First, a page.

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Title: An investigation of the influence of elevated temperatures on the thermal-hydraulic-mechanical response of unsaturated soils
Author: Siddiqua, S.
ISNI:       0000 0004 2696 0739
Awarding Body: Cardiff University
Current Institution: Cardiff University
Date of Award: 2008
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This thesis presents an investigation of the influence of elevated temperatures, defined in this thesis as within the range of 70°C-200°C, on the thermal-hydraulic-mechanical response of unsaturated soils. At elevated temperatures, high pore gas pressures develop due to an increase in both dry air pressure and vapour pressure. This gas pressure drives the flow of both gas and vapour, therefore advective flow of vapour dominates over diffusion flow. Moreover, elevated temperatures impact standard thermal/physical parameters of the various phases in the soil-water system. Based on Luikov's approach to thermal-hydraulic behaviour of capillary porous bodies, and an existing thermal-hydraulic-mechanical model, a new thermalhydraulic- mechanical formulation is developed within a mechanistic framework for unsaturated soils, applicable for elevated temperatures. Key advances carried out include the development of a new pore gas transfer equation as opposed to dry air transfer, changes to velocity of pore gas expression to account for elevated temperatures and the inclusion of thermo-osmotic flow of liquid due to temperature gradient. Also temperature sensitive parameters in the energy conservation equation have been considered as a function of temperature. A numerical solution is used to solve the theoretical formulation. A finite element method is presented to achieve spatial discretisation and temporal discretisation is achieved through the use of a finite difference technique. The performance of the model is explored via the simulation of two laboratory based experiments subjected to elevated thermal loads to cover the range of 70°C-200°C. Firstly, thermal and thermal-hydraulic experiments have been simulated to study the thermal-hydraulic response for a temperature boundary condition of 85°C. The new model shows a significant rise in pore gas pressure due to the elevated temperature. Consequently pore gas pressure gradients dominate the vapour flow. The advantages of the new model over an alternative model where elevated temperature effects are not considered are demonstrated via comparison of moisture distribution results. The new model shows much improved accuracy. A second simulation is carried out with an applied boundary temperature to a value of 150°C. The new model's performance again shows a significant increase in pore gas pressure due to the elevated temperature. Again the results yield a much improved solution compared to the alternative model.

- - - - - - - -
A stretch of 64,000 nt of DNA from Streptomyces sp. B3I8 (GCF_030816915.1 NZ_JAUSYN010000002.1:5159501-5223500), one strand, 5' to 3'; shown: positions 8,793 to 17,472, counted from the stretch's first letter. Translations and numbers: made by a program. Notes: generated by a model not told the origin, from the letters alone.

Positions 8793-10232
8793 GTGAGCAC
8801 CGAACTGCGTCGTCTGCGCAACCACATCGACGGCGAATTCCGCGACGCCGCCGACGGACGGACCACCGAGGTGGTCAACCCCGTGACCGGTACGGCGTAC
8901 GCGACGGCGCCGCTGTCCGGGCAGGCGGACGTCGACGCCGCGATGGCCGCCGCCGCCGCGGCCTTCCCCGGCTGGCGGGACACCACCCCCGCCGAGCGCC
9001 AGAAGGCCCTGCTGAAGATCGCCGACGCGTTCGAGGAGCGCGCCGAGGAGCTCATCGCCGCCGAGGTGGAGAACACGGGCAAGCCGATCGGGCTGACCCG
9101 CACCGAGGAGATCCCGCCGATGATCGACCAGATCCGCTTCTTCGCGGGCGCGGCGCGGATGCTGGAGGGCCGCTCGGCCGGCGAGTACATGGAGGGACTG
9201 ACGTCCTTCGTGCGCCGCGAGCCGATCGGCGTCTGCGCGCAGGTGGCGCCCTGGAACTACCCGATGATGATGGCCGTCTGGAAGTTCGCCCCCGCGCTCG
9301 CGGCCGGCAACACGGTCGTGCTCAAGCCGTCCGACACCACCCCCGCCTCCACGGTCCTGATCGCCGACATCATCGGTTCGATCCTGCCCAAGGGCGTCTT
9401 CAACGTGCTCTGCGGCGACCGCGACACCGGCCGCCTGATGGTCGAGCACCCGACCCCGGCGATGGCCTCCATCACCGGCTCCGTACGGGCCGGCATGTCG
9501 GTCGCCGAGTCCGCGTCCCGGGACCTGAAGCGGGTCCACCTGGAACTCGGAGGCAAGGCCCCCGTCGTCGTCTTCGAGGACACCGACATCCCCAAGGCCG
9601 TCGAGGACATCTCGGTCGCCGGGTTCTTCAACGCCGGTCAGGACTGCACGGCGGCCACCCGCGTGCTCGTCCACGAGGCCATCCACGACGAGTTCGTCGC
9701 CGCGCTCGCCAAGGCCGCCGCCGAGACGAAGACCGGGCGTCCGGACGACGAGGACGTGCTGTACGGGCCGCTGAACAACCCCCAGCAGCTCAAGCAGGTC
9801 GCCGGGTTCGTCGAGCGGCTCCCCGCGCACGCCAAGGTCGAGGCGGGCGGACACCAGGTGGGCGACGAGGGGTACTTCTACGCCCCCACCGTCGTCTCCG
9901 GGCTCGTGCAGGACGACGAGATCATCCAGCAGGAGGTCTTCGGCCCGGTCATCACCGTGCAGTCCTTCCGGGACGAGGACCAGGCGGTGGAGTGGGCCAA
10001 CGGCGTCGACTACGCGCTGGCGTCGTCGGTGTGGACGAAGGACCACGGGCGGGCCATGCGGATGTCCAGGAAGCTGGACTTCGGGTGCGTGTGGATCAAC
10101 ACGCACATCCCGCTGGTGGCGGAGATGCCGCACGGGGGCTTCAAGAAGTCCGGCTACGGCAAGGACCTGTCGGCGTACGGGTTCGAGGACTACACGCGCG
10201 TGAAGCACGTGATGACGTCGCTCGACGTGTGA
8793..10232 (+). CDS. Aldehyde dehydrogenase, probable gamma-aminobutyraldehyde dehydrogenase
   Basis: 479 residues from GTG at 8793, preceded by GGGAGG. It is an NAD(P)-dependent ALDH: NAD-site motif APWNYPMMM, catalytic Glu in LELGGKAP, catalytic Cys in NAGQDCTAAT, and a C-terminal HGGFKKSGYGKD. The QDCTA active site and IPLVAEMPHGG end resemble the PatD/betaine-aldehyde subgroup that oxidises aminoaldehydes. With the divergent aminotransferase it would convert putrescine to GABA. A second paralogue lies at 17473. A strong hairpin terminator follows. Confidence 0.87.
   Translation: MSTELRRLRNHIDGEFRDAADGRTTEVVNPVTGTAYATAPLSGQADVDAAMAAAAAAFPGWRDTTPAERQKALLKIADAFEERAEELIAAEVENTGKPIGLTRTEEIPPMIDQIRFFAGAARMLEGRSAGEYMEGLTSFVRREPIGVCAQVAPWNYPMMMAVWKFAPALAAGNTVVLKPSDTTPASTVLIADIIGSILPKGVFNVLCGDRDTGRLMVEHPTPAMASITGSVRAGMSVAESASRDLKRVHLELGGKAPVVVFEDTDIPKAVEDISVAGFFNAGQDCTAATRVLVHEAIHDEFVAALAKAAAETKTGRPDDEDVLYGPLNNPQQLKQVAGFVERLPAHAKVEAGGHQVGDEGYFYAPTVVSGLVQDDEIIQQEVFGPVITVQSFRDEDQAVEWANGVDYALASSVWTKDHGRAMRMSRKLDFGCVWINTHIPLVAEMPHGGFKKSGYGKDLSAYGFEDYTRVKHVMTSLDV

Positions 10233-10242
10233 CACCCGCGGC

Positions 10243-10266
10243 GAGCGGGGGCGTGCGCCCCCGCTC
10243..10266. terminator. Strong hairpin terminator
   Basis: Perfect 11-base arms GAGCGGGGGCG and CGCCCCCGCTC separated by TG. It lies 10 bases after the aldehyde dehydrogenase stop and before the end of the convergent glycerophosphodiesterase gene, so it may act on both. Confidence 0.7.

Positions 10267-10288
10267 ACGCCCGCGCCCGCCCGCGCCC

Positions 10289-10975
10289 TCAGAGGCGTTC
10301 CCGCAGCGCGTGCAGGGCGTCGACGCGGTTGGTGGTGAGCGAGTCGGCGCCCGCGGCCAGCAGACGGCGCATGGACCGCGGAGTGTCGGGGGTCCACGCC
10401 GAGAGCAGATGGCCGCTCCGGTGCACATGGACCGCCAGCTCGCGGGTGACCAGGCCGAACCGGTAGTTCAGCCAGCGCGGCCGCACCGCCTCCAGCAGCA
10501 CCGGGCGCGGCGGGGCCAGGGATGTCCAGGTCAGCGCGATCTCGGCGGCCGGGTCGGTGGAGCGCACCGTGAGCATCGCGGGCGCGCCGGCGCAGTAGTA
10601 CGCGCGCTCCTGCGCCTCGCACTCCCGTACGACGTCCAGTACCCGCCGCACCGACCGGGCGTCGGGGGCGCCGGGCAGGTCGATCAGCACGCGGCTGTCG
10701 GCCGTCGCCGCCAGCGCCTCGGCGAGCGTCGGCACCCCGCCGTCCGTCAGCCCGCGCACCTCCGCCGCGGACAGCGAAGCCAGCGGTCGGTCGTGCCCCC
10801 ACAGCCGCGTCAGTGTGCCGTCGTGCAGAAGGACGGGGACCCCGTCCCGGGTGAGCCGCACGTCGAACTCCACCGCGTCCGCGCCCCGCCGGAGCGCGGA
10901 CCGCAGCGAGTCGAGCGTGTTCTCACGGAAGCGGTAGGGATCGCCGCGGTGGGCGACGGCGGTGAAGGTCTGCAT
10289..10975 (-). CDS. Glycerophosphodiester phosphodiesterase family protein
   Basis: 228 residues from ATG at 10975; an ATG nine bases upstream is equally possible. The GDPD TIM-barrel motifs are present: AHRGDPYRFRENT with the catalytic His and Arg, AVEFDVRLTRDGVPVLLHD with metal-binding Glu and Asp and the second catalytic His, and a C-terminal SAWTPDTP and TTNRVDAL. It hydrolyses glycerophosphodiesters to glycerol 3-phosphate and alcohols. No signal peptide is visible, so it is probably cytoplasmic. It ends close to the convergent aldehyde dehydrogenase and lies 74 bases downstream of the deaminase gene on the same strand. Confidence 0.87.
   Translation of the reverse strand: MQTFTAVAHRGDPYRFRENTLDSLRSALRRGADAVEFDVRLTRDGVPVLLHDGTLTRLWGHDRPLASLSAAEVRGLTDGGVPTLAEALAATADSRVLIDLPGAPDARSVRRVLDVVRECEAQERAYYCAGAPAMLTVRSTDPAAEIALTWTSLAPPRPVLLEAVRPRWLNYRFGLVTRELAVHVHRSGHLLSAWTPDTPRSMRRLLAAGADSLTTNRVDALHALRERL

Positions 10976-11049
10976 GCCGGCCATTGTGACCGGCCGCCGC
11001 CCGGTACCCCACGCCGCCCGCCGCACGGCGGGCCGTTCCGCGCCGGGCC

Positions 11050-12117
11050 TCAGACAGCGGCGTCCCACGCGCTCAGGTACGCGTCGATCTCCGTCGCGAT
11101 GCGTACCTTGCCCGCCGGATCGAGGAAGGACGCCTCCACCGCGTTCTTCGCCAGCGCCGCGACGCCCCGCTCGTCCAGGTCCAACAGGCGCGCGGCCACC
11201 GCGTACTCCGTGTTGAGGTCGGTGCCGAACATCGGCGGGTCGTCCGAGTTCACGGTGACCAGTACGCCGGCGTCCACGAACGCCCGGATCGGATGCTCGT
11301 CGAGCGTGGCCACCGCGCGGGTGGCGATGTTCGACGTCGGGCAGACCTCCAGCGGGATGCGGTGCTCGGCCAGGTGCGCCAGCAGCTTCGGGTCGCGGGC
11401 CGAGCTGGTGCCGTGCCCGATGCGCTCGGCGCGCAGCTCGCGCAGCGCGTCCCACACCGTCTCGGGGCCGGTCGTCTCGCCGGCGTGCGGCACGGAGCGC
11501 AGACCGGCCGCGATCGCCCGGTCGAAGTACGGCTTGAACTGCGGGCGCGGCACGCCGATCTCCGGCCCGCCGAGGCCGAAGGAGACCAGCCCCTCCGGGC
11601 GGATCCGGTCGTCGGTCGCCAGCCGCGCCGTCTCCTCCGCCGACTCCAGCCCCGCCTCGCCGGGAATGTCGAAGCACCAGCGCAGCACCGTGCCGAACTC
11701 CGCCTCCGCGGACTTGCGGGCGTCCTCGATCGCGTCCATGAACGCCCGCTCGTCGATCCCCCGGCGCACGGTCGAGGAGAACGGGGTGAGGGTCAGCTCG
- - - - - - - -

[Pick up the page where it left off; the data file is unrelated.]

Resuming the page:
Supervisor: Not available Sponsor: Not available
Qualification Name: Thesis (Ph.D.) Qualification Level: Doctoral
EThOS ID:  DOI: Not available